Watches have passed quite a long development process over the years, during which time they have managed to radically change from a necessary accessory into an important fashion ornament, forcing their functionality into the second place.
However, taking into account the influx of gadgets empowered by super-precise electronic watches, your traditional wristwatches have managed not to be ousted out of the marketplace, still taking centre stage when emphasizing the wearer’s status, achievements, taste, and addiction to fashion.
But what development stages have watches passed? In spite of the fact that watches are a ‘must-have’ accessories for many business people nowadays, it should be noted that the very first watch was purely feminine. Made of a gold bracelet adorned with precious stones, it was created for the Evgenia Bogarne – Napoleon Bonaparte’s stepson. However, it was still too early to talk about the serial production of watches on a bracelet – as watches were merely a way of distinguishing royal family originality. The mechanisms were still rather fragile and far from being accurate. Therefore, men considered the watches a ladies’ toy, giving preference to pocket watches, which were often family relics or awards for long service, and consequently granted extra solidity to the owner.
The outbreak of World War I radically changed the situation in favour of the watches. As the hands of the soldiers were occupied with different weapons and the need of synchronizing military operations constantly forced soldiers to be distracted from the battle and watch their pocket clock, many officers and airmen began simply fastening their pocket watches on their wrists. The latter highly encouraged the development of watches. In addition to the military, pilots and sailors started to use wristwatches as well, nevertheless in high society, wearing a wristwatch was not that accepted up to 1930s.
It should be noted that many watchmakers didn’t believe in the future of watches, as they were inclined to think that pocket watches were out of composition and fashionability due to their accuracy design and perfection. So watchmakers were not motivated to invest any time and effort to improve the mechanism of wristwatches. Nevertheless, time proved the contrary as in Europe and in the US watches became more and more popular as a fashion accessory. Even the most conservative companies soon were forced to modernize their watches, as the poor quality of their product began to cast a shadow on the reputation of the companies.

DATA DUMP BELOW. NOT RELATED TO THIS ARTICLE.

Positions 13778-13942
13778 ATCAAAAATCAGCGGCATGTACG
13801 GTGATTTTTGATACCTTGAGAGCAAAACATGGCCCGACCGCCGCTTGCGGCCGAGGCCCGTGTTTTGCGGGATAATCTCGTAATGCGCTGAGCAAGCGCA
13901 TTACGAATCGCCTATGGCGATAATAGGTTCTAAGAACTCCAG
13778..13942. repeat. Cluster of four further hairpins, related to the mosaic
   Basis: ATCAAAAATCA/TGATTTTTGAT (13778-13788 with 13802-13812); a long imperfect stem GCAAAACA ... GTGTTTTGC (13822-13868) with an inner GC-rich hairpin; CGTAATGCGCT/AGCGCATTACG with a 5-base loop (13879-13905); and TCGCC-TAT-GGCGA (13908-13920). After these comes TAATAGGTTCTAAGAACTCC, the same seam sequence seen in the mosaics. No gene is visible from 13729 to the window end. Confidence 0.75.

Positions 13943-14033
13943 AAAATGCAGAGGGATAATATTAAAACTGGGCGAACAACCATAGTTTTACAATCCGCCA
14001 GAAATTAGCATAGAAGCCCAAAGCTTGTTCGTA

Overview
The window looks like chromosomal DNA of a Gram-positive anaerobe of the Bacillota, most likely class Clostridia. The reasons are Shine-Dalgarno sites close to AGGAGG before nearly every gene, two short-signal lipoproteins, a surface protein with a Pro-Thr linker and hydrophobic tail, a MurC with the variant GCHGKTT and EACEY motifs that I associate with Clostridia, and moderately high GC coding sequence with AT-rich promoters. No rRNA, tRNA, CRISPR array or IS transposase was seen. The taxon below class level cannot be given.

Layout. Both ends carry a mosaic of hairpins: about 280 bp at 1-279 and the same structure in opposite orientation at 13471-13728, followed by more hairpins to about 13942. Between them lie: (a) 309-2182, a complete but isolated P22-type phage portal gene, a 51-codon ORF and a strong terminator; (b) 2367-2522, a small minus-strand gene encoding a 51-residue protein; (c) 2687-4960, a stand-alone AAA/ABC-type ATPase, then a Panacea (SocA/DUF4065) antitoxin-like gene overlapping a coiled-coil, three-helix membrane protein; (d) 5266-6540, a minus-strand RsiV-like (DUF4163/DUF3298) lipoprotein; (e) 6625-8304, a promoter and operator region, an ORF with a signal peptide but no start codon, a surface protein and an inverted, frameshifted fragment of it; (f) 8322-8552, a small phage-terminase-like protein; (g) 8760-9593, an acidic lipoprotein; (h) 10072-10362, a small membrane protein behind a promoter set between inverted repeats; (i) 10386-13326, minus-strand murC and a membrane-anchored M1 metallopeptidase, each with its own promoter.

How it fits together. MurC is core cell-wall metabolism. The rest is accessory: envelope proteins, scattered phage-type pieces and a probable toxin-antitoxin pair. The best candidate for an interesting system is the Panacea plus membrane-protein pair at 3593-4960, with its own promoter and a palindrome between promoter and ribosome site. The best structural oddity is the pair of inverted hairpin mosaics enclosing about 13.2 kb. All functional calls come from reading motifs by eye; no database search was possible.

One of the pioneer companies, engaged in the production of wristwatches, was the Swiss Wilsdorf & Davis, founded by Hans Wilsdorf in England in 1905. Wilsdorf constantly experimented with new models and was one of the first watchmakers who sent their products to check the accuracy of the hourly move to the Swiss Observatory. In 1915, the company was renamed “Rolex Watch Company”, and in 1926 Rolex invented the first waterproof watch, called “Oyster”. Other famous watch manufacturers of the times were Swiss companies Omega (founded in 1848) and Tissot, (founded in 1853).
High competition constantly challenged watch companies to improve their functionality and design, as a result of which watches became lighter and thinner, more accurate and more detailed, meanwhile, changes were made in their material specifications, types, and models.
Today, wristwatches are not just an accessory and attribute, but rather a piece of jewellery, an accessory which uncovers one’s personality and status and silently tells so much about the owner. And this is the secret how watches so successfully overcame the challenge of electronic gadgets and why so many people follow chronoexpert and purchase more and more watches.